About this iReport
  • Approved for CNN

  • Click to view Alfaro214's profile
    Posted March 14, 2014 by
    District of Columbia
    This iReport is part of an assignment:
    Why study abroad? Ask Michelle Obama

    Building Mutual Relationships Through Exchange Programs


    CNN PRODUCER NOTE     Alfaro214 wants to know if a cultural exchange program could be created by the Department of Education to encourage students to learn about the U.S. and foreign countries.
    - Verybecoming, CNN iReport producer

    Thanks to U.S. Department of State sponsored study abroad programs like the Gilman Scholarship and Fulbright Program, I was provided the opportunity to learn about different global histories, cultures, and surprisingly, a great deal about the United States. I was introduced to unique stories and perspectives through conversations with people from all parts of the world. Study abroad programs provide the foundation for American students to build genuine and mutual relationships with citizens of other countries, which in return bolster bilateral relationships through the power of consistent civil society engagement.


    As a Fulbright Scholar in Australia I learned for the first time that earth’s unprecedented environmental changes continues to adversely impact the safety and security of millions of citizens residing on low-lying Pacific island states. I have used this new knowledge into a final thesis for my master’s degree in global affairs, where I am working on identifying best practices and recommendations for the United States to develop long-term plans to assist Pacific islands to adapt and build resiliency in regard to our changing global environment.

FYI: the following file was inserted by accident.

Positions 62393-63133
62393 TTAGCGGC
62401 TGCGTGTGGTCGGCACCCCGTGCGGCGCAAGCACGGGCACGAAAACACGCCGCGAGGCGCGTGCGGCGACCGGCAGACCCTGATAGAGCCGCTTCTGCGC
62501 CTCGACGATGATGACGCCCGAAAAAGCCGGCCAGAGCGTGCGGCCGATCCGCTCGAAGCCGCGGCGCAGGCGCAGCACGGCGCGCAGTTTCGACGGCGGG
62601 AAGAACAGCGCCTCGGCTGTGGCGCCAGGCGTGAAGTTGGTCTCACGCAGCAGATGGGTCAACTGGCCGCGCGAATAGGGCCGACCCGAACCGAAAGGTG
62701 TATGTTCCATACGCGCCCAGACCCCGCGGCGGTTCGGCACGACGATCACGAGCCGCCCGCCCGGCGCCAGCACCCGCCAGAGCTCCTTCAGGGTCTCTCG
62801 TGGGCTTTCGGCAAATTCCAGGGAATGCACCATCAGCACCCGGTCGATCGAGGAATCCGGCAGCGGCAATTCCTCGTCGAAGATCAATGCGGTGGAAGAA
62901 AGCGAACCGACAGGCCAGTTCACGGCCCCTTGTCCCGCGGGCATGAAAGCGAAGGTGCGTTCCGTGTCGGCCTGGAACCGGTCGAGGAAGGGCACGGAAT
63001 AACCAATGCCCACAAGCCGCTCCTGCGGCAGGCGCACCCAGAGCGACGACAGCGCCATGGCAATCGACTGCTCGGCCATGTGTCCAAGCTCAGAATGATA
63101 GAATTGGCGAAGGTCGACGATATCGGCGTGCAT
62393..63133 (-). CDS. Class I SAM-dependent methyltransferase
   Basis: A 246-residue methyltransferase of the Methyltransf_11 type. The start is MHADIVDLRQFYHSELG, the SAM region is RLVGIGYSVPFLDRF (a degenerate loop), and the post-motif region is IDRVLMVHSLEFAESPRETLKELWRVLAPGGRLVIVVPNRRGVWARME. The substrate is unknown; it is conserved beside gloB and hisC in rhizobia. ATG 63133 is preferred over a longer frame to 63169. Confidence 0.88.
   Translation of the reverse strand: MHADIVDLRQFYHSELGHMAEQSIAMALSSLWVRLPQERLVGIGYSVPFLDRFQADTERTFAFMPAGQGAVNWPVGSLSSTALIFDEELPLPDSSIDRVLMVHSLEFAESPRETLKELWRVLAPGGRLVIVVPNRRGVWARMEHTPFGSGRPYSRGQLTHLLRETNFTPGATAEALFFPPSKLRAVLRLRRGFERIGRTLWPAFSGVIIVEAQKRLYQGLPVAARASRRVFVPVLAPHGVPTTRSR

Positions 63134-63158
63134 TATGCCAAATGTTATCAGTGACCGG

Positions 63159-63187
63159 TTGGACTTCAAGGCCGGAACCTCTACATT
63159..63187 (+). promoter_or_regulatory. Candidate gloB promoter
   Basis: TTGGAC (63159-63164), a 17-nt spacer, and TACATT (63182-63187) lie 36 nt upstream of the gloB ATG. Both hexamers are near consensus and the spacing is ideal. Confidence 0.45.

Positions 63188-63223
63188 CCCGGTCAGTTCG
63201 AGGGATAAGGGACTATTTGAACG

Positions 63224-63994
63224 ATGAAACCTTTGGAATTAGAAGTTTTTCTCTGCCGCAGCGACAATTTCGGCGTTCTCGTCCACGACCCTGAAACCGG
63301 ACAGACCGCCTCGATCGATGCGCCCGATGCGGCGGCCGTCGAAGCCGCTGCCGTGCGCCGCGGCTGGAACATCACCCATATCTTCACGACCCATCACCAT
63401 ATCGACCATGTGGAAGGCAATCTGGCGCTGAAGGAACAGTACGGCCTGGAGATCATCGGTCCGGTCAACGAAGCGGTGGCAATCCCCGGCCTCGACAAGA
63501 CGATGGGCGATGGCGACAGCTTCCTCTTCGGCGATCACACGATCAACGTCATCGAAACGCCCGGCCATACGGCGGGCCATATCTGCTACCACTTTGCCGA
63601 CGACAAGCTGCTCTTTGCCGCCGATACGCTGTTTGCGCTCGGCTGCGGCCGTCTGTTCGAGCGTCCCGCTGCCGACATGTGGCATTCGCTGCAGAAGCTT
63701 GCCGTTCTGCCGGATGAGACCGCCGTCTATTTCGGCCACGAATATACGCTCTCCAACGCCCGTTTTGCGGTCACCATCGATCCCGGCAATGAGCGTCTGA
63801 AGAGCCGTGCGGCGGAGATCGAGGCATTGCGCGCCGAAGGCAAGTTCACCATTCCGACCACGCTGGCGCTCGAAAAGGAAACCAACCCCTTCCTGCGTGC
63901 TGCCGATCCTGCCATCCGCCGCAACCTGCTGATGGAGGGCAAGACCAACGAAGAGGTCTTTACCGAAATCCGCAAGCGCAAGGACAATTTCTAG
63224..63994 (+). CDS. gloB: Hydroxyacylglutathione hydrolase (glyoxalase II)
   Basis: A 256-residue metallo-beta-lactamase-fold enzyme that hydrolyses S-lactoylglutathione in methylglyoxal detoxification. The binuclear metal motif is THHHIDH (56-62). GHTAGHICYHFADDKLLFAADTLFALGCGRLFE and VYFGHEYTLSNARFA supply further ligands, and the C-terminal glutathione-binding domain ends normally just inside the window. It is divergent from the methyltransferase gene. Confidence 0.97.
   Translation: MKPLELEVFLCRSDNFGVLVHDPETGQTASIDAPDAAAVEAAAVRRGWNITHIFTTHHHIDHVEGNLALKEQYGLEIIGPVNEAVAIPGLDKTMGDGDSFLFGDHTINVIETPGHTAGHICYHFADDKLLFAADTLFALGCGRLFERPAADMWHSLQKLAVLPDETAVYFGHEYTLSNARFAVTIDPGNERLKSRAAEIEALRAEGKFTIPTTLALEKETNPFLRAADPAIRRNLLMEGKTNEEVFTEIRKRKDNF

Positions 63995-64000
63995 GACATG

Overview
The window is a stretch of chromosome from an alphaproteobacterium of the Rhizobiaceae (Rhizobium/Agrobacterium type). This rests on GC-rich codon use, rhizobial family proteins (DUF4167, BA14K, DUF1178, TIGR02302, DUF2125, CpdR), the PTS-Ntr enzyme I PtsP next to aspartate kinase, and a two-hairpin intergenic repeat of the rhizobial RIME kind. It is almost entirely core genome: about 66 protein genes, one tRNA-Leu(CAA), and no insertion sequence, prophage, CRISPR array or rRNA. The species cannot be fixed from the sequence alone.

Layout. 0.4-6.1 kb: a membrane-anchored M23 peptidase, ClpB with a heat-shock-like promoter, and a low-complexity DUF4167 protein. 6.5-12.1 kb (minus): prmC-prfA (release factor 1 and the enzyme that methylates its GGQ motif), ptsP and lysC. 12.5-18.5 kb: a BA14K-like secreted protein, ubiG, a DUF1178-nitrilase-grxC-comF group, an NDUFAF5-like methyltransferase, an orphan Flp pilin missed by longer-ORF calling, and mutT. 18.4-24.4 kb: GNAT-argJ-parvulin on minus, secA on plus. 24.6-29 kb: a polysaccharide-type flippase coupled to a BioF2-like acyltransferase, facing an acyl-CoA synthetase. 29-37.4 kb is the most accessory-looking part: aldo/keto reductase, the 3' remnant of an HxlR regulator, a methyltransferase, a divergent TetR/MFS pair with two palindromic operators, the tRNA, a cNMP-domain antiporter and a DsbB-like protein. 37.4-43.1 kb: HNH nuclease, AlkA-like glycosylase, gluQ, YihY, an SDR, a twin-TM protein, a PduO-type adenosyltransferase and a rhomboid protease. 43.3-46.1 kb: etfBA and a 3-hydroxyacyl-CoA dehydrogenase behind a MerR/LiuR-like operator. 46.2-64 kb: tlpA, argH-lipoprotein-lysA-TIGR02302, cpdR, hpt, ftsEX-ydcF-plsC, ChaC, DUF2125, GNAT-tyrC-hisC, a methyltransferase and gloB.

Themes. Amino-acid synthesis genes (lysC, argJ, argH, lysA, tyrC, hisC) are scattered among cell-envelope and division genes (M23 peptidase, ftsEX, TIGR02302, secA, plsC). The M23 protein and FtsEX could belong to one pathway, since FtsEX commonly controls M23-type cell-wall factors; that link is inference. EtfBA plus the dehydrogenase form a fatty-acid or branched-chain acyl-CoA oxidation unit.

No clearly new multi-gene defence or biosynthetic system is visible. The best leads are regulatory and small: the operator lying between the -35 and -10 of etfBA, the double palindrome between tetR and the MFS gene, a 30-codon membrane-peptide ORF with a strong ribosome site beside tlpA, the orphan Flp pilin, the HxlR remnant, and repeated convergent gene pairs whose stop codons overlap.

Because of the significant personal and professional growth I experienced from traveling abroad, I am a major advocate for American students to study overseas, and for citizens from other countries to study in the United States. As a student who has benefited greatly from exchange programs, I have realized that similar programs aimed at building mutual relationships in the U.S. can positively contribute to the United States’ education system and international relations. This idea would translate into a domestic version of the Fulbright Program where, for example, American high school students residing in New York State can spend one academic year studying at a high school in Tennessee State; education requirements, courses, and host families would be arranged through pre-established exchange agreements. A domestic exchange program will help foster mutual understanding among America's diverse citizens, which can potentially help increase the number of Americans who study abroad in the future.

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